ruin. The records of the Surgeon General*!
Department of the State, from its organization,
nd longer exist. The dwelling which contaraet
these inestimable treasures was deliberately
fired by men, for whose excuse no whiskey in
fluence could be pleaded. Tney were quite ai
sober as in a doused other cases where they
sped with the toretrfof the incendiary, lt wa:
lire I in the <->wneT's presence, and when In
exposttftated with them, he was lnughed t<
scorn A friend who sought to extinguish tht
tire kindled in his very parlor, was seized bi
the collar and hurled aside, with tbs ejaenla
tion, *'I.et thc d-d house, burn."
[rosTixinsn ix ova NKXTV] '
Saturday Morning, April 1, 1865.
"If," fays .Sherman to Hampton-"if the
civil authorities will supply my requisitions, I
will forbid all foraging." Cool, this, ami won?
derfully .logical, in the cane of one whose chief
performances have been found in destroy ing
all the forage and provisions in the country,
and every possible public and private means of
transportation-wagons, vehicles of all sorta
and railways. In his insolent flippancy^-Alus
ravager shows himself a fool. "I must collect
directly from the people." His collections and
methods of making them are characteristic
enough. But foraging and destroying are
surely different things. "I have :io doubt this
ia the occasion ot much mubeltao'tor on the
part of my men." Misbehavior! the innocent
lambkins! What an epithet applied to Sher?
man's lambs! A pistol ata woman's bosom
demanding her money, is merely a play fal
piece of levity. To hang a citizen up-an ol3
man of three score-to extort from him a con?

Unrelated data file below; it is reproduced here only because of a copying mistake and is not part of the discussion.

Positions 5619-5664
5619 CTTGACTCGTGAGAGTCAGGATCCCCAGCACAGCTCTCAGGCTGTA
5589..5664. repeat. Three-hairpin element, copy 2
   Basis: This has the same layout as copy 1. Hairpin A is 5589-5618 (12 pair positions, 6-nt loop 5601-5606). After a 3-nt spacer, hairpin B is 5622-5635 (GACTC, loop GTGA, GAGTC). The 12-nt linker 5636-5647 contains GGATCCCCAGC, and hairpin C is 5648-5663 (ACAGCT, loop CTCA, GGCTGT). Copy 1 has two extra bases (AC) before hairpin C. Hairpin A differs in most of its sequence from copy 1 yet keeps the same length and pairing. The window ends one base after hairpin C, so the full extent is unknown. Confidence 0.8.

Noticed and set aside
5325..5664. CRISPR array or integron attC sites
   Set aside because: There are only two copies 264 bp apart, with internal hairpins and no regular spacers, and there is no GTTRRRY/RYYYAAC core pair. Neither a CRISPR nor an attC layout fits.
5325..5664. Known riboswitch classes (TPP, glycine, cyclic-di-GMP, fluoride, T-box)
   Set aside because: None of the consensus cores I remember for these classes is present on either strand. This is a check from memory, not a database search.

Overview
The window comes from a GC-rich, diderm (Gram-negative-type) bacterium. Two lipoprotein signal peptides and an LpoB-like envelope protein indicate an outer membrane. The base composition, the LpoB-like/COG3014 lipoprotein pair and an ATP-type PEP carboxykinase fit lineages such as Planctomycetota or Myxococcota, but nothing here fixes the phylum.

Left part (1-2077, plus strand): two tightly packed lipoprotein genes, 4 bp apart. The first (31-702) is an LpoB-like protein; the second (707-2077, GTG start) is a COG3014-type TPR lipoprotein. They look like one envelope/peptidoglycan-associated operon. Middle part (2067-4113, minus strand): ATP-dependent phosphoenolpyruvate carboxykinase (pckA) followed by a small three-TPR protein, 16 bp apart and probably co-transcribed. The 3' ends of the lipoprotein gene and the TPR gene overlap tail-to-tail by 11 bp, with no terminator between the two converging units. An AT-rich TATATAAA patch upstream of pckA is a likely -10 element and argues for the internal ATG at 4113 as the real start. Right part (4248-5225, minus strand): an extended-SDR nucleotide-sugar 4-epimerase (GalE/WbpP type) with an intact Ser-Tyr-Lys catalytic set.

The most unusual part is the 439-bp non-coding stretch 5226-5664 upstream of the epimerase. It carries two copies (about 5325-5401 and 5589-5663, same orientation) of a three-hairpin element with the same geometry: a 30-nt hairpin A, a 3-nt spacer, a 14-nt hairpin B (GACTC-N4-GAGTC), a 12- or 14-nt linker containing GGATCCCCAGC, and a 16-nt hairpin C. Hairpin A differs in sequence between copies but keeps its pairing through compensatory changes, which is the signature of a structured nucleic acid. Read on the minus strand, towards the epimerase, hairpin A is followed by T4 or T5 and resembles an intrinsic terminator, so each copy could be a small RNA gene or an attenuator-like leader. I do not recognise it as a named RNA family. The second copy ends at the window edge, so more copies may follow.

fession of the place where hie* money is hidden,
ia a misbehavior, or a thoughtless impulse; and
to lire the dwelling over the heads of-mother?
and sucking babes, i- certainly a sort of, horse
play .which muy be said to amount to an-in
discretion! These misbehaviors; levities, horse
playa and indiscretions, Sherman "cannot per
mit au enemy to judge and punish." Oh! no
Y ou must grin and bear it, lest you suffer worse
Tux OATUI I?I?: OATH!-Much virtuous swear
ing is said?to be going ou m Charleston sinei
tile Yankee? have concluded to aduuuistei th
oath; aud men who claimed to have tired tin
first gun at Fort Sumter, have rushed headlout
to take the fiist oath to Lincoln. So eager i
the competition among these loyalists, th st ni
man's corns, are safe in the struggle. Their con
sciences are in no danger, being of that mora
caoutchnc which accommodates itself to au'
grasp. \,_ ^
JOHNSTON'S Aap Y.-According to the Carali
mun, Johnston's army has thc inside track o
Sherman, and is in a position to command th
first move on the political chess board. Sher
man hus effected a junction with Schofield
near Goldaboro, but they are reported to b<
entrenching there-a tacit aekuo wWgsa?at o
temporary inability to keep the-fi^id.